December 17, 2017 - January 13, 2018: Issue 342
Summer In Pittwater: 2018
Palm Beach, January 1st, 2018. Photos by A J Guesdon.
Palm Beach Walkway And Landscape Plans Misses A Few Consult, Coastal Study And Historic Storm Marks - Boardwalk Wipeout
photo copyright Guy Finlay.
The Palm Beach Walkway from Palm Beach Ferry Wharf to Governor Phillip Park has commenced, a much needed safety measure for those visitors alighting from Palm Beach ferry wharf and walking to Palm Beach and great for residents who love cycling or walking out to the beachfront.
The community engagement aspect has attracted some criticism, which could be attributed to the community's cold shoulder of local council 'news' while under Administration but also reflects a growing audience of people finding their news online, through social media and the like, and a turning away from what is called 'old media' by academics.
An information session scheduled for November 6th and scheduled to run from 11 a.m. to 2 p.m. in Pittwater Park at Palm Beach Ferry wharf was cut short due to an impending storm, finishing, according to witnesses, at 12.45 p.m. which unfortunately left those who came ten minutes later, residents in Barrenjoey road and Waratah street Palm Beach, whose properties are affected by that section of the Palm Beach walkway and who had only just been informed of the development, already commenced by then, without answers to queries.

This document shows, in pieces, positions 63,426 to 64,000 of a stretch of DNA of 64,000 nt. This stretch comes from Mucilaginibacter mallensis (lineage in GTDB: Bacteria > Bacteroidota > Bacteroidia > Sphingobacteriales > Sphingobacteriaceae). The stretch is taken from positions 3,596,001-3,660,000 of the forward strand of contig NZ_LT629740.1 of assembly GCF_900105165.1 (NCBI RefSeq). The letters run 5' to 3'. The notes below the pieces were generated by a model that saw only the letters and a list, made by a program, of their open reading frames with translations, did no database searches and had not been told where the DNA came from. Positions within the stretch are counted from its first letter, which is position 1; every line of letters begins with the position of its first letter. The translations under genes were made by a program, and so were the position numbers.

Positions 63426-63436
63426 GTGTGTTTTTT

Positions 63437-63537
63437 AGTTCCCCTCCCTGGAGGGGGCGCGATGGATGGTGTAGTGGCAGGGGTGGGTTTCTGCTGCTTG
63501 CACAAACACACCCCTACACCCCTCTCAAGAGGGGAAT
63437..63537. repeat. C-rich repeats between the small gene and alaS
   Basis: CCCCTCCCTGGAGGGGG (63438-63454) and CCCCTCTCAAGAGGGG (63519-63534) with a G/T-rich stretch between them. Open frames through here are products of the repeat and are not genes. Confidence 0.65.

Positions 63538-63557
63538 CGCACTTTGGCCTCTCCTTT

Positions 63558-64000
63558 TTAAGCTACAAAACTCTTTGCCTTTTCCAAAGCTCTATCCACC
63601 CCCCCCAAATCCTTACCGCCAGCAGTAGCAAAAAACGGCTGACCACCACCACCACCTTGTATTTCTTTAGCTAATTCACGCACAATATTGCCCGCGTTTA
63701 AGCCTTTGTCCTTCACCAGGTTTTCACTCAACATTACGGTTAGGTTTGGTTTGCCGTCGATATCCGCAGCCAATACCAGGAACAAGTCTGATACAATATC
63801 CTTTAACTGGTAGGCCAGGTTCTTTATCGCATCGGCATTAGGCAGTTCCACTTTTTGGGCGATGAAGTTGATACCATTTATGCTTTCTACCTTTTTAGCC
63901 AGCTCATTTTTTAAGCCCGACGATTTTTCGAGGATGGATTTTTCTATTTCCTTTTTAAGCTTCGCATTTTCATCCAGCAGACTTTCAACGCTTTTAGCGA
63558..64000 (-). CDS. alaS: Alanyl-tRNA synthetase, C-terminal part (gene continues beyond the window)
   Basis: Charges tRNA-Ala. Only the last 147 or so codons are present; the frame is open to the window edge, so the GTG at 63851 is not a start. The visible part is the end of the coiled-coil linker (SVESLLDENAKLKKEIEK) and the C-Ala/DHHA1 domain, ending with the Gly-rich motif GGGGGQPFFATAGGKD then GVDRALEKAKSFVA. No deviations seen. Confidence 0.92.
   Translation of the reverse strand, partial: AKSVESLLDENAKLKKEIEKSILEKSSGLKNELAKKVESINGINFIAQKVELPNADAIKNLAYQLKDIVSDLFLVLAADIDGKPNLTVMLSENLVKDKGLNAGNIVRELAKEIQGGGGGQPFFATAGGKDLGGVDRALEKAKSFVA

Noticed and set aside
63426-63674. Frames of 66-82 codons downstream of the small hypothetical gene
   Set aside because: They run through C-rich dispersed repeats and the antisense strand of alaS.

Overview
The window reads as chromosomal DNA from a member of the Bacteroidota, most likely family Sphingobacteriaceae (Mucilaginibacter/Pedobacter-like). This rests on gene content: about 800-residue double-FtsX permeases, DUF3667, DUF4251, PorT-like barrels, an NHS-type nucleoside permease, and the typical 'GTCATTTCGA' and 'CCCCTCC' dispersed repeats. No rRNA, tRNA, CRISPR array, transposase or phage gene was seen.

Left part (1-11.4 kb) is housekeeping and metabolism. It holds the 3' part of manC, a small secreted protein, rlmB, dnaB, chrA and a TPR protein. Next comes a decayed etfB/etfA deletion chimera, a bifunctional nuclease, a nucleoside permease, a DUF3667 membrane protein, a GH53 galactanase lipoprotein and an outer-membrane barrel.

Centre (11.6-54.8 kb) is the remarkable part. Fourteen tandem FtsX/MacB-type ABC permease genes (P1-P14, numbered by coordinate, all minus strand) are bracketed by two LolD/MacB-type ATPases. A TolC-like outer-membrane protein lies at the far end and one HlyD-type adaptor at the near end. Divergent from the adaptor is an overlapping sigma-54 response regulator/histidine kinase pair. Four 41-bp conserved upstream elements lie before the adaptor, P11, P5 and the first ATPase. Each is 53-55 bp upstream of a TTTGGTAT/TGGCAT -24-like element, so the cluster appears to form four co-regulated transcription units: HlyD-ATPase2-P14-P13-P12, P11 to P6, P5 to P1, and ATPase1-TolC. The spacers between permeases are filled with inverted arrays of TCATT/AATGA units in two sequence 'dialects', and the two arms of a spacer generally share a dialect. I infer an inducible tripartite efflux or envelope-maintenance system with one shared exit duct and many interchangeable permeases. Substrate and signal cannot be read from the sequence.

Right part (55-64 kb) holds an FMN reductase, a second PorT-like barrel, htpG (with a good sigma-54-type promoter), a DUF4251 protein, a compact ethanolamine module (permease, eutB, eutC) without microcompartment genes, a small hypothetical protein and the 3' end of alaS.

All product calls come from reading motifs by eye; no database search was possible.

One gentleman stated he had not been contacted at all by council and the walkway encroaches on his land. Others have also expressed a 'first I've heard about it' experience, which can be attributed to a section of dwellings being holiday homes along that stretch where people may be absent, but as many are occupied full-time, year round, it doesn't explain the gap between;
'So far, for this project, the Palm Beach community has also been provided with;
• An information letter that was issued out 2 weeks ago with project contacts
• Email updates
• Project signage onsite
• Drop In sessions
• 1:1 meetings with residents along Barrenjoey Rd (ongoing)
• Regular onsite discussions with community during site visits
• Palm Beach Walkway Project Page Updates'
and the experience of residents affected who turned up anyway.
A subsequent 'editing' of the Palm Beach Walkway webpage on council's website to modify this change of time and make it appear that was the original intention seems silly when no one wants anyone standing out in a storm and those who received the email stating the times still have that notification. It took residents asking Councillor Vincent de Luca OAM to inquire on their behalf to ascertain the reason for the disappearance.
Cr de Luca's inquiry as to those queries not answered and people who are hearing about this for the first time was answered with 'All residents who are directly affected by the walkway project (along Barrenjoey road) are currently being consulted via house visits, emails and phone calls'.